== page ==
The story behind the place names

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There is no denying it, Ilfracombe is blessed with some very strange sounding names, and some of them are not too easy to say!

 

Here's a quick guide to some of the strangest names, including how to say them...

 

ILFRACOMBE

Combe is pronounced cooom as in 'moon' rather than 'umm' as in 'come'.

 

There are several place names on the coast which include 'combe' in some way. This is because 'combe' means valley and we have lots of those because we have lots of hills!

 

Woolacombe, for example, means Valley of the Wolves. Combe Martin means Valley of the Martin family - who were hopefully significantly less scary than the Woolacombe wolves.

 

The Harbour in the days before they worked out how to attach motors to boats.

 

There are two main ideas about how Ilfracombe got its 'Ilfra'. The first is that it was 'Alfred's Valley', Alfred being a very lucky local landowner. The second is that it is that the 'Ilfra' meant 'bad ford' in Old English. As both Alfred and any sign of a ford, bad or otherwise, are long gone, we may never know.

HELE

Hele is pronounced heel, like the bottom bit of your shoe.

 

Again focussing on its position in a valley (were the Anglo Saxons obsessed with valleys?!?), Hele is from the old English word 'healh' which meant sheltered valley. 

 

HILLSBOROUGH

 

Our 'Sleeping Elephant' resting by the Harbour, is formally known as Hillsborough. The name is thought to come from 'Hele's Barrow', a barrow being an earth or stone mound next door to Hele. 

 

Hillsborough, Ilfracombe's Sleeping Elephant

 

 

LARKSTONE

 

Larkstone and Laston (another name which features around here) are both thought to have come from the same roots. Both were thought to mean a ship's ballast possibly suggesting that Larkstone Beach was a place where incoming ships dumped their ballast to make space for picking up cargo in the Harbour.

 

RAPPAREE

 

Rapparee probably comes from the word rapary which was a half-pike weapon - basically an iron spike on a staff. You wouldn't have wanted to be on the wrong end of it! These were carried by a particular band of seventeenth century bandits from Ireland who were known as the Rapparees. It is said that they attempted landing at Rapparee after the Monmouth Rebellion during which they had failed to oust James II. The bandits were  chased away and went instead to Exmoor. We must have been very proud of this successful intervention to name Rapparee Beach after the vanquished bandits.

 

THE TORRS

 

It is possible that the Torrs name comes simply from a place of hills as tor is an old English word common in the South West for a hill or rocky outcrop. There are certainly plenty of both on our Torrs.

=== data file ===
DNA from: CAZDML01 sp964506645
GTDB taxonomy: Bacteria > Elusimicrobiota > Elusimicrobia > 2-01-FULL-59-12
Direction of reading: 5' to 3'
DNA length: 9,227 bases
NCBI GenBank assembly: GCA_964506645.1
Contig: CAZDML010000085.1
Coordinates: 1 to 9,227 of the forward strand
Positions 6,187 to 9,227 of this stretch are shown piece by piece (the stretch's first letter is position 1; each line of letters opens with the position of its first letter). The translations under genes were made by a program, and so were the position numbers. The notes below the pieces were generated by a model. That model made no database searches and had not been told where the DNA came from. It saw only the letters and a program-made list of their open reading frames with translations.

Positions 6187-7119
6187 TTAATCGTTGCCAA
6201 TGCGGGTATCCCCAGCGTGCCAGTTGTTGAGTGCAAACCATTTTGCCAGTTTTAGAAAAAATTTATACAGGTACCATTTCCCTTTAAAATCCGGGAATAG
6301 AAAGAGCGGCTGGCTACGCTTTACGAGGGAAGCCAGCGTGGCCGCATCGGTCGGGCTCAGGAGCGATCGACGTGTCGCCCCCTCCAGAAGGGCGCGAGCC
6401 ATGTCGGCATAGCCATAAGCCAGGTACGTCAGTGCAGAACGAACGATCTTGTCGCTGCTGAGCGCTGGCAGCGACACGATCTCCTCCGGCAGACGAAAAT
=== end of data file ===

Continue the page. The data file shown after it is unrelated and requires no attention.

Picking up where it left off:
WILDERSMOUTH

Wilder is pronounced will - duh, rather than while - der.

In the days when no-one was allowed into Ilfracombe without a suit and a straw boater.

 

The East Wilder and West Wilder Brooks run through Ilfracombe to the Wildersmouth beach - and thus it is named as the mouth of the Wilder streams.

 

Wilder is an archaic word meaning to lead astray or bewilder. Perhaps the course of the stream was confusing? It certainly is bewildering now as it constantly disappears and reappears on its journey through the town!

 

Following the East Wilder Brook from source to sea - a video by Sandpit72

 

 

LUNDY ISLAND

Norse Sea Raiders, desperate to get their Scandinavian clutches on the island, called it Lundy - an old Norse word for puffin. It is said these raiders wanted the island as merchant ships were passing by Lundy with boatloads of fancy goods to trade in Bristol, merchant ships which could be lured onto Lundy's rocky coast and pillaged. I'm sure that can't have been the case though, the Norsemen probably just wanted to sit and watch the cheeky little puffins.

There is still a very lively puffin presence on Lundy with up to 400 nesting on the island. Photo: Charles J Sharp sharpphotography.co.uk

ROPERY

 

A ropery is a place where ropes are made. It is also an archaic word for banter and trick-playing.  A short spell on the Harbour will no doubt make your mind up about which meaning is most appropriate here...

 

CAPSTONE

 

A cap stone is traditionally a stone capping a mound or hill which suggests that capstone had some sort of topping. There was a Coastguard semaphore signal mast erected there to warn ships about all our rocks. Now, the Union flag flies in its place.

 

CHAMBERCOMBE

 

Combe means there is another valley reference here - this time the Lords of the Manor were the the Champernon family. Champernon's Combe was conveniently shortened to Chambercombe over time.

Chambercombe Manor, dating from the 12th Century. Photo: David Seale, Geograph.org.uk

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